By Dana Thompson
When textile artist Janie Ekberg first purchased a parcel of land in 1998 outside Novosibirsk, in central Siberia, with plans for a summer cabin, she had no idea that decision would lay the foundation for Camp Siberia, an organization that would continue to impact Americans and Russians today.
At the time Ekberg, along with Russian theater friends and close friends at Grace Episcopal Church on Bainbridge, was beginning to develop a relationship between Grace students and Russian orphans in Novosibirsk. The children exchanged letters and cards, and the Grace children raised money with which Ekberg was able to assist the orphanages on her annual visits to Novosibirsk.
Then, in July 2001, Ekberg, friend Kathy Martinez, and Bainbridge residents Rick Torseth, Laurel Herriott and Allison Ekberg Dvaladze, took 19 Bainbridge students to Russia, and the nonprofit Camp Siberia was born. The camp’s goal was to bring a little joy into the lives of Russian orphans, who, after the breakup of the former Soviet Union, were often devoid of hope or love.
Since that initial trip, Ekberg, supported by a strong volunteer board and committed volunteer chaperones, has taken a group of Bainbridge “camp counselors” to Russia every summer, where they have created an Americanstyle summer experience for orphans with crafts, games, songs and a lot of love. “Camp Siberia didn’t solve the problem of orphans in Russia,” said David Kroman, who went to Russia as a CS counselor in 2005. “But it made young people like us see that we didn’t need to solve everything to make a difference, that it was worth going great distances for one kid out of thousands.”
In addition to providing Novosibirsk orphans a happy summer memory, over the years CS has also provided scholarship stipends to 15 of these orphans, enabling them to achieve a profession and a brighter future. Two of these recipients now work as a teacher and gym instructor within the very orphanage in Novosibirsk that raised them, while others have learned trades such as hairstyling, tailoring, and cooking. CS is committed to supporting three more Siberian orphans with stipends through 2015.
Despite its positive impact on Russians and Americans alike, continuing the camp in Novosibirsk became unfeasible, due in part to current Russian political factors, and the organization took its final group of students to Siberia in July 2011. Faced with the unhappy prospect of ending a successful program, the CS board spent two years evaluating options, finally re-directing its focus to Kitezh Children’s Community in western Russia.
Established in 1992 and located approximately 300 kilometers southwest of Moscow, Kitezh (named for a mythical Russian city only visible to the pure of heart) is a unique therapeutic foster community providing hope for Russia’s abandoned and orphaned children. The lucky kids who live in Kitezh learn necessary life skills within the support of loving foster families, all of whom are well-educated Russians donating their time and energy to better the lives of these kids.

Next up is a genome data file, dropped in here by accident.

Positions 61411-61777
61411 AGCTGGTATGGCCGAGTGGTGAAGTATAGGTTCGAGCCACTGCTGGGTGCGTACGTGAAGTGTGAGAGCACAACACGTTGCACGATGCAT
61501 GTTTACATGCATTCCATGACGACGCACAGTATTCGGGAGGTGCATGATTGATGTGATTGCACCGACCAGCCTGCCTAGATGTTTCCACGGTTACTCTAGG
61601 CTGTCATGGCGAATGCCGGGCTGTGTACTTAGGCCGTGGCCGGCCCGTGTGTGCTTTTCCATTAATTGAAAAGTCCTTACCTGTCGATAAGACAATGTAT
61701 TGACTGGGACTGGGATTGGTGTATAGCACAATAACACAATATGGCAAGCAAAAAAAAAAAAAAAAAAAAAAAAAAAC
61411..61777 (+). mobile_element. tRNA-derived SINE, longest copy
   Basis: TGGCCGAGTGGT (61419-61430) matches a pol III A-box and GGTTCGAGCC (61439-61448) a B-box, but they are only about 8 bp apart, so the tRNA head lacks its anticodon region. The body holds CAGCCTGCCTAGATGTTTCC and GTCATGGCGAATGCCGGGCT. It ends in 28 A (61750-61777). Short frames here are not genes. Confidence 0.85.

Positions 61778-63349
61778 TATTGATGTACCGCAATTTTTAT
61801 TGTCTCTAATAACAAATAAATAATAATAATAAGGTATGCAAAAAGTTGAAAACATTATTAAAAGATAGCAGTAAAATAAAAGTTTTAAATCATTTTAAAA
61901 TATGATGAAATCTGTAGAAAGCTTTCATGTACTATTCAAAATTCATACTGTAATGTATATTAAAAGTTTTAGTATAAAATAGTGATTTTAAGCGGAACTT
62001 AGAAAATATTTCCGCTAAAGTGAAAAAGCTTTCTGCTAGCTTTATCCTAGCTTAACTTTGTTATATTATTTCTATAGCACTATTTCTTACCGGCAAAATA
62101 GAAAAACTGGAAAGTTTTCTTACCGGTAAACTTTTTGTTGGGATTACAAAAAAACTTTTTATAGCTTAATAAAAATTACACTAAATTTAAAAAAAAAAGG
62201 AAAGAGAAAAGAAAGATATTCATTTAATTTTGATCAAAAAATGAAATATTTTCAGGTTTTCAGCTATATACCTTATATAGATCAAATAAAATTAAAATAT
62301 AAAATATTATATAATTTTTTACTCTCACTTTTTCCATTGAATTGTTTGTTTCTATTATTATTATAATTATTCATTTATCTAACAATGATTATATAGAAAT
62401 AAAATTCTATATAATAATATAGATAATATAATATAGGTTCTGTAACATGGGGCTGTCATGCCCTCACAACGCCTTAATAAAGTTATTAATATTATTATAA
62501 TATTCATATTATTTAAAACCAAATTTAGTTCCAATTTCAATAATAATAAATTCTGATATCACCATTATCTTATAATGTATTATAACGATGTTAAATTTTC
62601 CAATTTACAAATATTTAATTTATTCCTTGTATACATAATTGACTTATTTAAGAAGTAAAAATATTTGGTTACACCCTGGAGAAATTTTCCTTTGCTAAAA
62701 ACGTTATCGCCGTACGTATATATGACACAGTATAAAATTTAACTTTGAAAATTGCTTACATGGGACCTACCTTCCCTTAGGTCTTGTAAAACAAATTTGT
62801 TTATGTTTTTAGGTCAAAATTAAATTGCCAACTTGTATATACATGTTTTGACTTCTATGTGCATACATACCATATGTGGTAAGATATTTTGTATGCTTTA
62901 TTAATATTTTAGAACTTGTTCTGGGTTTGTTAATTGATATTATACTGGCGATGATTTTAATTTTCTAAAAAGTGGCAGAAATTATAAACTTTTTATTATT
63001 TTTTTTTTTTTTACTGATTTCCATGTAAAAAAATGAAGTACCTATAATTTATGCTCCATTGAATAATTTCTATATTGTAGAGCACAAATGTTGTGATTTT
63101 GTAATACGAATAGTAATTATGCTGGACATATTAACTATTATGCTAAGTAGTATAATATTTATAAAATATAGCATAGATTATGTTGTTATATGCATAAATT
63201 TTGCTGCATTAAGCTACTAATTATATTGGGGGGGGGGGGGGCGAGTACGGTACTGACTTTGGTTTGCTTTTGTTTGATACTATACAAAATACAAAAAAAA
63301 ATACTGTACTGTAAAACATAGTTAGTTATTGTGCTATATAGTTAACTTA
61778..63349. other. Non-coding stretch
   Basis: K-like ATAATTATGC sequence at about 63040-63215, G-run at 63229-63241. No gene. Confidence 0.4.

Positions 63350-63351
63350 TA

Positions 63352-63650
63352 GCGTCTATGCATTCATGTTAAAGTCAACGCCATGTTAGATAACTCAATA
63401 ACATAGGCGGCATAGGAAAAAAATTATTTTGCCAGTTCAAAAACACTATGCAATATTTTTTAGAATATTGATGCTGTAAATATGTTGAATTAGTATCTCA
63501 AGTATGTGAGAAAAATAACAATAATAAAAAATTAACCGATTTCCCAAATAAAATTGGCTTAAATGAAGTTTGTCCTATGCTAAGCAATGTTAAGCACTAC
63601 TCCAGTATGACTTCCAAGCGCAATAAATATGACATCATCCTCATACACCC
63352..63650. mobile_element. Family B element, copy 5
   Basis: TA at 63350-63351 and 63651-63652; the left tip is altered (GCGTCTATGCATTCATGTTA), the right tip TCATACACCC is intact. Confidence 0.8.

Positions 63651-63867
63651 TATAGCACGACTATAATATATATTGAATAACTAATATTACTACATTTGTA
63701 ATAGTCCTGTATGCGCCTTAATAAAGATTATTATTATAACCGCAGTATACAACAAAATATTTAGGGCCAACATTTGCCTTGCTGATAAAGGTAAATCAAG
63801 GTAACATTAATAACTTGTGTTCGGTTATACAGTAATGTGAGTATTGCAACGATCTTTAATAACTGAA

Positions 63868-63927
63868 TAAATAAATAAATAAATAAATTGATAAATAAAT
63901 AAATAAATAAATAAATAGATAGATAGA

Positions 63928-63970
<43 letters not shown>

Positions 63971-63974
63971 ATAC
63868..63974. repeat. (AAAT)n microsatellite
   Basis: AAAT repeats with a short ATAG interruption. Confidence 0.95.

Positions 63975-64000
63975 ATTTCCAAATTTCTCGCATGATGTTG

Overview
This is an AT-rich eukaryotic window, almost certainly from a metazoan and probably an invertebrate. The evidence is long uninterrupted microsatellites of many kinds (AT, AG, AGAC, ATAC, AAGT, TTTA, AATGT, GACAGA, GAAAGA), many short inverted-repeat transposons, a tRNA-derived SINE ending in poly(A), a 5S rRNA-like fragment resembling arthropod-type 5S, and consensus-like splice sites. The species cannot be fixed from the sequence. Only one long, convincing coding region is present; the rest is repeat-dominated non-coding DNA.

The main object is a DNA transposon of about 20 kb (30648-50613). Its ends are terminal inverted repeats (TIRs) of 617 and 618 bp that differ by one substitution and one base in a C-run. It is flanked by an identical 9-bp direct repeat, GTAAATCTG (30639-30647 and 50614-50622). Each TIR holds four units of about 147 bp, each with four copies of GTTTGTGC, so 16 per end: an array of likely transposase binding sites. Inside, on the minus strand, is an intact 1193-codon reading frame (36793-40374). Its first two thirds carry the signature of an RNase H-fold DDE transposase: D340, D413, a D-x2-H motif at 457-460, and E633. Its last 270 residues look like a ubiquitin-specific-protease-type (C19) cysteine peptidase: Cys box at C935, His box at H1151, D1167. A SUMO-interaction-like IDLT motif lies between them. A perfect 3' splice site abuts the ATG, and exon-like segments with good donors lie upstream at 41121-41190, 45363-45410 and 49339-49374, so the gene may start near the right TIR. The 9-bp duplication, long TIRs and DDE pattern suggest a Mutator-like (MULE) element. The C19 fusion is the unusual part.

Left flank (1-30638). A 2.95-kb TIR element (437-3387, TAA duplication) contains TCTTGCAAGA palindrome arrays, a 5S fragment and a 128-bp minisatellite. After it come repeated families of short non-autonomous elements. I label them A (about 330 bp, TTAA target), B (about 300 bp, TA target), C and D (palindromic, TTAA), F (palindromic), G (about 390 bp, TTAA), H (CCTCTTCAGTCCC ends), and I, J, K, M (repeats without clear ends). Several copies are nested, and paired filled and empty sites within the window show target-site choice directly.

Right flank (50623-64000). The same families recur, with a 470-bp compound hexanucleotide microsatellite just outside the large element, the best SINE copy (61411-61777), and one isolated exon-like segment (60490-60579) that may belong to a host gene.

“If Camp Siberia could have bottled the energy of its alumni and turned it into something permanent, it may very well have been Kitezh,” said Kroman, who in 2007 spent three months after high school volunteering in Kitezh. It is largely due to Kroman’s experience as a volunteer in Kitezh that Camp Siberia is able to continue its mission in Russia.
This past June, CS took its first group of 15 kids and four adult chaperones, including Ekberg and Kroman, to Kitezh. Kitezh always has many chores to be done and the group worked hard gardening, painting, cleaning, building, sewing and stacking hay. Still, there was time to play and sing too, and in the short two weeks they spent in Kitezh, many counselors felt like they had found a second home.
“Many of the Kitezhians told us that they had never had volunteers who were so hardworking, open, loving and eager to connect with their children,” said Ellin Spenser, president of the Camp Siberia board and one of the chaperones to Kitezh. “I could not have been more proud.”
This summer’s trip was a pilot program; Camp Siberia’s hope is to establish an ongoing program with Kitezh, and thus continue both organizations’ missions of changing the world one child at a time. CS expects to begin recruitment of a 2014 team for Kitezh this fall. “I never imagined that we would be able to go forward in such an amazingly positive way,” Ekberg said. “The camp in Novosibirsk only existed when we brought it with us; but the whole idea of CS—changing the life of someone else, and in the process changing yourself—is happening all the time in Kitezh. To be able to be a small part of that is amazing.”